Chalamet then bought the book and was halfway through reading it when Villeneuve got in contact, asking to meet. Chalamet continued, "I quickly busted through the second half of the book as best I could. So, like, the first half of my copy is properly annotated and full of my thoughts, and then the second half I just raced through. And then I had that meeting with him, and it was such a joy."

Luckily, Villeneuve had just as much of a desire to work with Chalamet and cast him as Paul. In fact, Villeneuve told GQ that he had no backup plan — Chalamet was his "first and only choice." The director said, "I felt that there was one being on this planet right now that would be able to portray Paul Atreides ... He has a deep, deep intelligence in the eyes. Something you cannot fake. The kid is brilliant."

Chalamet is happy to take on smaller roles with big directors

In a profile for GQ, Chalamet revealed that he has been more than happy to take on smaller, supporting roles in films, if it means getting to work with directors he really admires. This is the reason he can be seen in Wes Anderson's "The French Dispatch" and Adam McKay's "Don't Look Up" (both from 2021). "The French Dispatch" is made up of a series of vignettes, and Chalamet appears in just one section for 20 minutes, according to Vogue. He plays Zeffirelli, a young student and leader of the "Chessboard Revolution," who has a brief affair with the journalist reporting on the revolt, played by Frances McDormand.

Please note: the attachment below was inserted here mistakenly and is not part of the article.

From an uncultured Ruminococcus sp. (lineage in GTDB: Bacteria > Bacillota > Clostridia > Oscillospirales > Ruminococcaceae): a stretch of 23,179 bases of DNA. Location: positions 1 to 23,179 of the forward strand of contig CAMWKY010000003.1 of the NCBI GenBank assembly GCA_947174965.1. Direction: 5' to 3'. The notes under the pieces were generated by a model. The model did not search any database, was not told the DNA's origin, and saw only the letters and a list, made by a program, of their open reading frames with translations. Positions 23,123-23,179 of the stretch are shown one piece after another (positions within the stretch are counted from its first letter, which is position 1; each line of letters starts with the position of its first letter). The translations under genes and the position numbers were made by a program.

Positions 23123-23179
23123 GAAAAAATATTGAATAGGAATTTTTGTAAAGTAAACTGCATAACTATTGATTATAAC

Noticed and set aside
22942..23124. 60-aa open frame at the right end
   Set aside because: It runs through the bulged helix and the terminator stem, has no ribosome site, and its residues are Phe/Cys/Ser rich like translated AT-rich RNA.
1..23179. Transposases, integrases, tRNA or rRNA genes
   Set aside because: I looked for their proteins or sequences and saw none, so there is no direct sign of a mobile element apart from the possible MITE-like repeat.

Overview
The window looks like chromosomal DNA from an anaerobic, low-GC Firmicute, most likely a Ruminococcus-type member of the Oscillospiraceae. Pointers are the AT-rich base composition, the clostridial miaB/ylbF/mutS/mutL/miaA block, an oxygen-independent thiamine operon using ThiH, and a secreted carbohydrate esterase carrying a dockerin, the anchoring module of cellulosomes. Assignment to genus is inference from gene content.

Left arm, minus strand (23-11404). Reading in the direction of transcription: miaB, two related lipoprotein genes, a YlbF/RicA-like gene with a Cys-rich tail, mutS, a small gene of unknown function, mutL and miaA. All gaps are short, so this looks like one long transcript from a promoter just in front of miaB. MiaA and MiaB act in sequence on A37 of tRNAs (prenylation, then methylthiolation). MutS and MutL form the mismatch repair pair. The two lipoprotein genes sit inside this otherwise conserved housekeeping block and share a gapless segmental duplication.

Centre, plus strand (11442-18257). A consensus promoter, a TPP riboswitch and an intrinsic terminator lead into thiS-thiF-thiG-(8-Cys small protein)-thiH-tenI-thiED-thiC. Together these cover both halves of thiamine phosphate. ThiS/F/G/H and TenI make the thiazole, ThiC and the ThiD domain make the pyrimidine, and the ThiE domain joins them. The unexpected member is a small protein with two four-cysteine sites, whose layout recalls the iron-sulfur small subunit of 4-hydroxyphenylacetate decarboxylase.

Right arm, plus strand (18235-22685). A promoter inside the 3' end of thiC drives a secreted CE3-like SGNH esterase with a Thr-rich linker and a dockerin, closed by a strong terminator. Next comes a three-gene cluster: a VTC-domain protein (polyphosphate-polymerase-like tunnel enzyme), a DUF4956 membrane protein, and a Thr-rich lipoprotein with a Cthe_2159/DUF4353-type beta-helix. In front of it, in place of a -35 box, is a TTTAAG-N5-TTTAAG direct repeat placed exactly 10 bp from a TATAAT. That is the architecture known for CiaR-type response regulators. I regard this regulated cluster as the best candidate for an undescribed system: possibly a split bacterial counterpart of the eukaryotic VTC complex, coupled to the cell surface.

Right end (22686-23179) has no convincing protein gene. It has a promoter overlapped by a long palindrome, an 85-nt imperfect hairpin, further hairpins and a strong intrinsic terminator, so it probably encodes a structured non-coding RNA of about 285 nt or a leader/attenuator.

Speaking to GQ, Anderson discussed casting Chalamet, stating, "I knew he was exactly right, and plus: He speaks French and looks like he might actually have walked right out of an Éric Rohmer movie. Some time around 1985. A slow train from Paris, a backpack, a beach for 10 days in bad weather. He's not any kind of type — but the New Wave would have had a happy place for him."

According to Screen Time Data, Chalamet is in only 17 minutes of "Don't Look Up." In McKay's most recent endeavor, Chalamet plays Yule, a shoplifter who meets and befriends doctoral candidate Kate (Jennifer Lawrence) about halfway through the film. As it turns out, in the case of "Don't Look Up," Chalamet almost didn't take on the role due to its smaller nature, despite wanting to work with McKay. McKay told Variety that once he figured out that Yule would turn to faith in the face of the nearing of the end of the world, Chalamet agreed to take the supporting part, which felt like it had more depth than its original inception. 

Chalamet was excited to match Frances McDormand